Appeal/Request for Review (was: Re: Proposed Revisions to the IETF Trust Legal Provisions (TLP))

John C Klensin <> Sat, 18 July 2009 19:41 UTC

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Date: Sat, 18 Jul 2009 15:38:47 -0400
From: John C Klensin <>
To: Marshall Eubanks <>, Bob Hinden <>
Subject: Appeal/Request for Review (was: Re: Proposed Revisions to the IETF Trust Legal Provisions (TLP))
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--On Saturday, July 18, 2009 12:55 -0400 Marshall Eubanks
<> wrote:

> Hello;
> We (the Trustees) have received feedback on the proposed
> changes to the Trust Legal Provisions (TLP) and have agreed to
> take the following actions. Since the original call went out
> on the 23rd of June, the comment period is extended to the
> 23rd of July.


While I believe these changes are all improvements, I also
recall several additional sets of comments on the IETF mailing
list, including those that addressed the issues of:

	(a) The relationship between the multiple-track
	definitions in RFC 4844 and, in particular, what it
	describes as the "IETF Track" versus other tracks (IAB,
	IRTF, Independent Submission) as compared to the
	apparent assumption of the TLP that all I-Ds and RFCs
	are IETF documents.
	(b) The provisions in the TLP that all IPR policies are
	to be developed according to the Trustee's
	interpretation of IETF Consensus.   RFC 4844 and
	long-term practices assume that there are broader, or at
	least different, communities involved in decisions about
	policies, including IPR policies, involving
	non-IETF-track documents.
	(c) Members of the community also questioned the
	process that the Trustees used to develop these policies
	and whether their content and style exceeded the
	authority of the Trustees under BCP 101 and the social
	contract between the Trustees and the community.

Should we assume that these issues (and others that I recall
less clearly) were addressed by the Trustees and rejected?   If
so, why has not the reasoning been supplied as required by BCP
101?  Or did they fall through the cracks or were dismissed out
of hand, without consideration?  

I note that

(1) the standard practice in the community, as exemplified by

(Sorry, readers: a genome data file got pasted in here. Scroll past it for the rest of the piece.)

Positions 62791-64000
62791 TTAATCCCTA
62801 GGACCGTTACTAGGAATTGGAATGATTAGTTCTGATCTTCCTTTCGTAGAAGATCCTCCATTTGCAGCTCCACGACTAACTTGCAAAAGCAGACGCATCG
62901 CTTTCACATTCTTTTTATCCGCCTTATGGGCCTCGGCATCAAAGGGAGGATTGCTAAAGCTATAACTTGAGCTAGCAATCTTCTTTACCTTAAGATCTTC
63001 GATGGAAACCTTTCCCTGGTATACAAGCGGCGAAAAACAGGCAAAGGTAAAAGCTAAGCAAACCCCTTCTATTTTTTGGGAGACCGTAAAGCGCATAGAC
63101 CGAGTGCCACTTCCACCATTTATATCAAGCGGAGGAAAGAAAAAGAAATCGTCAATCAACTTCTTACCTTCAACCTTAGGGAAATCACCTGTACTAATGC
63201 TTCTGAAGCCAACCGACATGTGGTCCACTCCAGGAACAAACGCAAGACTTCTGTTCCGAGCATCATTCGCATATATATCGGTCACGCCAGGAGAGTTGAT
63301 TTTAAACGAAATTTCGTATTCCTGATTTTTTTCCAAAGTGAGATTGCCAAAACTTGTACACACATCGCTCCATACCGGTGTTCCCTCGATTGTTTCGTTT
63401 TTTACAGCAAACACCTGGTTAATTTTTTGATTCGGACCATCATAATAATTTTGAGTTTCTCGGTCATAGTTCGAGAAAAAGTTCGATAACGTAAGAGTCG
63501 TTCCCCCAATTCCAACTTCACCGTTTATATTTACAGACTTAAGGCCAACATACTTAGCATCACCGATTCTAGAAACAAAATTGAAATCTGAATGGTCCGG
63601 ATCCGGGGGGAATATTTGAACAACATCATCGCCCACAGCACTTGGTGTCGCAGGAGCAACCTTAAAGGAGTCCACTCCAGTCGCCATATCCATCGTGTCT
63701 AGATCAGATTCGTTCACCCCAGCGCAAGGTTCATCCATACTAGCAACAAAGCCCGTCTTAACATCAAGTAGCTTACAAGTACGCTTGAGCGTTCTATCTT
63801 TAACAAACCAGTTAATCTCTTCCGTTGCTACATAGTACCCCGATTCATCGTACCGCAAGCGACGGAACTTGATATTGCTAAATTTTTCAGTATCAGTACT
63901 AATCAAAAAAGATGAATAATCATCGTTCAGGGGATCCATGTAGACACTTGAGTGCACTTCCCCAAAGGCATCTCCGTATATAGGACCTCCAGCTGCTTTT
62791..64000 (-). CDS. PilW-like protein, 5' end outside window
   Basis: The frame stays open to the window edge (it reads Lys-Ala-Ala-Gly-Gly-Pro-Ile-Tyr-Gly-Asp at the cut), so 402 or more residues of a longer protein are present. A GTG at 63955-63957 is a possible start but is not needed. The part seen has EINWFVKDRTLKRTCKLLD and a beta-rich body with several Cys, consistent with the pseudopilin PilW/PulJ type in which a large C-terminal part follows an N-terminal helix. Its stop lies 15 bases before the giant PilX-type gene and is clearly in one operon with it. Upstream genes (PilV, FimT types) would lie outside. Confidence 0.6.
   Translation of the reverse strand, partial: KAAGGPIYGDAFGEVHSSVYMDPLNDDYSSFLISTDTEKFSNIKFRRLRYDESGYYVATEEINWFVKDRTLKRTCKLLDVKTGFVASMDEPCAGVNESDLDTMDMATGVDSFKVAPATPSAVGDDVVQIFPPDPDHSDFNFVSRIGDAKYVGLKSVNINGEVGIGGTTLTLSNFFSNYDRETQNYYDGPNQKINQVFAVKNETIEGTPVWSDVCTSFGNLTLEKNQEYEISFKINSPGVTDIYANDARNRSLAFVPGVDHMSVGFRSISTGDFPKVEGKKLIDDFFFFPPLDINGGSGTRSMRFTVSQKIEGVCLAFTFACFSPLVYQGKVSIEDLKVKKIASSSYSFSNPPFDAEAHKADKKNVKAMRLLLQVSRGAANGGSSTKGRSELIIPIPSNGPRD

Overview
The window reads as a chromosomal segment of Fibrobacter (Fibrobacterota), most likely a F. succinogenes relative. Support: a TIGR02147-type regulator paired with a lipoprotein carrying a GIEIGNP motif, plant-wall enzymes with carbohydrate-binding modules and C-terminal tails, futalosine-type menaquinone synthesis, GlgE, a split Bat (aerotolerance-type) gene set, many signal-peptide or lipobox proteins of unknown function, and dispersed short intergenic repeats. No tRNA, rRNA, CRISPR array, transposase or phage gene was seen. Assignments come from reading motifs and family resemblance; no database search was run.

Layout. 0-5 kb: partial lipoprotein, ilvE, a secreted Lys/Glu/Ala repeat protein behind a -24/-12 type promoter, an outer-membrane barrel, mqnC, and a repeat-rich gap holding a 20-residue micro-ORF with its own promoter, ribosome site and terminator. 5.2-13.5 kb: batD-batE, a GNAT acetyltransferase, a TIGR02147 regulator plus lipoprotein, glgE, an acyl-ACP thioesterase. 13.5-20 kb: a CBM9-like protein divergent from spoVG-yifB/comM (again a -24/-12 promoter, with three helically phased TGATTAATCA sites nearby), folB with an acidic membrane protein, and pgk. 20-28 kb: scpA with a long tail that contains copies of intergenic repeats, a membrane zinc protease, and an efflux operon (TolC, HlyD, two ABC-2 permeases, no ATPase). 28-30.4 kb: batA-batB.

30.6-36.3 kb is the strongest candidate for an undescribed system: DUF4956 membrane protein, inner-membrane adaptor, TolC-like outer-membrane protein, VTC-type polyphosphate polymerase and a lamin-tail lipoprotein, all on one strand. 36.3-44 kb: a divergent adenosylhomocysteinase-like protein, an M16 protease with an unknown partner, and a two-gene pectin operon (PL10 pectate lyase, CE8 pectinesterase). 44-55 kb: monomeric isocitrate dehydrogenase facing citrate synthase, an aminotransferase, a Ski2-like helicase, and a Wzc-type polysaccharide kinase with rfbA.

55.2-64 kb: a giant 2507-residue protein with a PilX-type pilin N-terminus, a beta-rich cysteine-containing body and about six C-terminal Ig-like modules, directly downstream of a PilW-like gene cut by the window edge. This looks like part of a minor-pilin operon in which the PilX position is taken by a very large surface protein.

IESG behavior under the sections of RFC 2026 in which the
lengths of Last Calls are specified, are that, if a document is
changed in a significant way, a new Last Call is issued,
normally with the same duration as the original.  The
"extension" to July 23 given new text provisions that are
announced only on 18 July amounts to a five day comment period
on those changed provisions in context with the rest of the
document.  I suggest that a five day review period not only does
not conform to the intent of provisions for comment and review
by the community but that it borders sufficiently on abusive for
me to request a review of the "operational procedures" of the
Trustees, both generally and as they apply to this action.

(2) the Trustees have published no minutes this calendar year,
or indeed since September 2008, so the answers to these
questions cannot be deduced from those minutes.  

(3) failure to publish minutes (only one set of minutes has been
published in the last 12 months), or otherwise keep the
community informed in a timely way about decisions and actions
of the Trustees violates the accountability requirements
specified in the first paragraph of Section 3 of RFC 4071, the
documentation requirements (including the reasons for decisions)
in the fourth paragraph of that section, the requirement for
transparency in the fifth bullet of Section 3.2, the "direct
accountability" provisions of Section 3.3,  and the general tone
and agreements that comprised the community discussions leading
up to the adoption of RFC 4071 as BCP 101.   

(4) the IPR discussion in Section 3 of RFC 4071 authorizes the
IASA to "manage" only those IPR rights that "belong to the IETF".

(5) nothing in RFC 4371 modifies the provisions discussed above.
The Trustees have the same responsibilities of openness,
transparency, accountability, and relationship to the community
that the IAOC does and members of the IAOC, whether acting as
Trustees or as IAOC members, have those same responsibilities.

(6) the Trustees have published what appears to be, in the
language of BCP 101, an "operational procedures" document in the
form of the "Administrative procedures of the IETF Trust", dated
(  Those
those procedures appear to contain no provisions at all for
consultation with the community or documentation consistent with